The rapid pace with which Berlin turned out his songs did not preclude tinkering with them and making small adjustments . . . "You Can’t Get a Man with a Gun" was once titled "You Can’t Get a Feller with a Gun" and "I Cain’t Git a Man with a Gun" before the two possibilities were combined. "They Say It’s Wonderful" was first titled "They Tell Me It’s Wonderful" . . . the number that would become a show business anthem, "There’s No Business Like Show Business," is indicated only as "Quartette–Annie, Frank, Charlie, Buffalo Bill" . . . Disappointed by the reactions of Rodgers, Hammerstein, and [director Joshua] Logan to it when he first played it for them, [Berlin] intended to drop it from the score . . .
The cast of Annie Get Your Gun is very large . . . 37 characters plus "a full cast of singers and dancers." Of course, there was only one star in the show, Ethel Merman. But even she needed someone with whom . . . Annie could believably fall in love at first sight and for whom she could pine until they are united at the end of the second act . . .
[Filling] the role of Frank Butler was Ray Middleton, who had a successful career on Broadway for more than 30 years. Merman and Middleton were well matched in terms of Broadway experience . . . The romance in Annie Get Your Gun is not between an ingénue and a juvenile. Annie and Frank have both had life experiences, but not ones that would prepare them for an easy relationship with each other. And perhaps the real love affair for both of them is with show business.
Dorothy and Herbert were pleased with the book . . . They wrote that Irving Berlin "gave us a superb score, a score which never once deserts the mood or the story. The book didn’t get in Irving’s way. He strengthened it."
[It’s been pointed out] that there were some differences in Berlin’s and the Fields’ conceptions of the relationship of Annie and Frank . . . Berlin’s songs give Annie a softer side . . . [and he] allows himself flights of fantasy, whereas the book is more anchored in accuracy . . . Berlin wisely allowed himself some poetic license.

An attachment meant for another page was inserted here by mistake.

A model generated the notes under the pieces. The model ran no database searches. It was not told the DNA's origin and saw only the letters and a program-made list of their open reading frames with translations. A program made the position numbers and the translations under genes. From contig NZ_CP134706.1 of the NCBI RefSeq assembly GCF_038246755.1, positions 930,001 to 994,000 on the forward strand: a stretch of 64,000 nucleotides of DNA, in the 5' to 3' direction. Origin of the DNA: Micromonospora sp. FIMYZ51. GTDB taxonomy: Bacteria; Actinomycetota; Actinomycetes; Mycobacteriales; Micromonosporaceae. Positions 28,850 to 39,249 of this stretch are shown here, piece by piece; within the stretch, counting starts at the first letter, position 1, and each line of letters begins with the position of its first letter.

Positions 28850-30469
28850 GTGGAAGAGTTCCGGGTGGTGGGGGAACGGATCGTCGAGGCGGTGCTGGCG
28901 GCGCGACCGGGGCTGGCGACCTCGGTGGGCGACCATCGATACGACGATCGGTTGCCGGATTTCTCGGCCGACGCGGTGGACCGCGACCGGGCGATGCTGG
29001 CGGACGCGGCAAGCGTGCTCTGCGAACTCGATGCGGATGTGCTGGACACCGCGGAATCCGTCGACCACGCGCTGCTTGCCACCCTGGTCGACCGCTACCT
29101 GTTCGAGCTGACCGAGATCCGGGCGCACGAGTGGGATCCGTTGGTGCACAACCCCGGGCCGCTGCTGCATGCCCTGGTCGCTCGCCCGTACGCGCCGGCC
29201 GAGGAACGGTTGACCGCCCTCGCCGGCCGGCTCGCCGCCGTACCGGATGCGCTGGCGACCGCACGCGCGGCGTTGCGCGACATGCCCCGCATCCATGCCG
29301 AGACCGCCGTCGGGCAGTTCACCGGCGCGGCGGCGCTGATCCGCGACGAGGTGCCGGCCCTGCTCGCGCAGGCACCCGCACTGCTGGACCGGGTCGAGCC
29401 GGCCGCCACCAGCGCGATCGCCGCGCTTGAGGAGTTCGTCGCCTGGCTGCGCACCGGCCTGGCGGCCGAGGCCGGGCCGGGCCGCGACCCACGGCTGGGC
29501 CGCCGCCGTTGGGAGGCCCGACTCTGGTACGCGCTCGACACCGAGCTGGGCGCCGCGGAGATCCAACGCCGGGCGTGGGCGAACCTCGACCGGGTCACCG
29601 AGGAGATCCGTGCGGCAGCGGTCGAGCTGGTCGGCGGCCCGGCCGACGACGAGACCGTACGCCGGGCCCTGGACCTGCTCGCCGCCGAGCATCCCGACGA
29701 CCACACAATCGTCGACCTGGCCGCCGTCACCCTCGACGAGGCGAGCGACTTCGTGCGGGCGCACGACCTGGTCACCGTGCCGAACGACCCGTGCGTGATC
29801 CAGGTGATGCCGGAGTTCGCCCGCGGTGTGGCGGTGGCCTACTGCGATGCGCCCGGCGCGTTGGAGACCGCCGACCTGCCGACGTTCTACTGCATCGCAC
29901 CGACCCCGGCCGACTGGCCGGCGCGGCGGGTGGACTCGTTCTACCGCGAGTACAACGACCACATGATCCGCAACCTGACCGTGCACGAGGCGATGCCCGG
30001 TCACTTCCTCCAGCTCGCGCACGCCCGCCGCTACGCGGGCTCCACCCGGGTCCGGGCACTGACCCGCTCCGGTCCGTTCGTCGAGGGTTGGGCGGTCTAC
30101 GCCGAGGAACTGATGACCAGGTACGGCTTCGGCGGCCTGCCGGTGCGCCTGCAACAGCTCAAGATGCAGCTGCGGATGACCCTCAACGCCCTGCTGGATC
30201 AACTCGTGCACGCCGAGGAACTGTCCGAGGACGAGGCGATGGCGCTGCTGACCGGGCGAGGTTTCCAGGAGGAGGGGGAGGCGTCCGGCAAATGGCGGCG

The Fields also had high praise for director Josh Logan. "He has such great humor and such a sensitive quality that he has made scenes look and sound much better than they are. With Josh we were able to leave rehearsal for a cup of coffee and be absolutely certain when we came back we wouldn’t have to say ‘Annie’ doesn’t live here any more!"
Rehearsals began in March, but there were a few bumps in the road before the Broadway opening. At the New Haven tryouts, it was decided that the orchestrations by Philip Lang were unacceptable . . . Rodgers, who had hired Lang . . . acknowledged the problem and went about fixing it. [Russell Bennett was hired and] reorchestrated the entire score" . . .
A few days before the New York opening, the Imperial Theatre began to fall apart–literally. A steel girder holding up the roof of the stage buckled, and a wall of scenery fell. Richard Rodgers was on stage when it happened and was protected from what could have been a serious injury by an alert stagehand who pushed him out of harm’s way. The show went back on the road–this time to Philadelphia–for two more weeks until repairs could be made on the Imperial.
Annie Get Your Gun opened at the Imperial Theatre on May 16, 1946. The reviews were generally
excellent . . . The critics were unanimous in their praise for Ethel Merman both as a singer and as a comedienne. Reviews of Irving Berlin’s music were initially more mixed. [One] wrote, "Irving Berlin’s
score is musically not exciting–of the real songs only one or two are tuneful" . . . [Another] had a very different impression . . . "Irving Berlin has outdone himself this time. No use trying to pick a hit tune, f
or all the tunes are hits . . ." ~ ~
Annie Get Your Gun became a musical theater perennial in the U.S. and abroad. It ran 1, 147 performances on Broadway. The musical ranks in the Top Five show licensed annually by Rodgers and Hammerstein. Mary Martin made her mark in the role of Annie in the touring company; Dolores Gray, for four years in London. The 1966 Lincoln Center revival included a new Berlin tune, "An Old Fashioned Wedding," and once again Annie was played by Merman, indefatigable at age 58.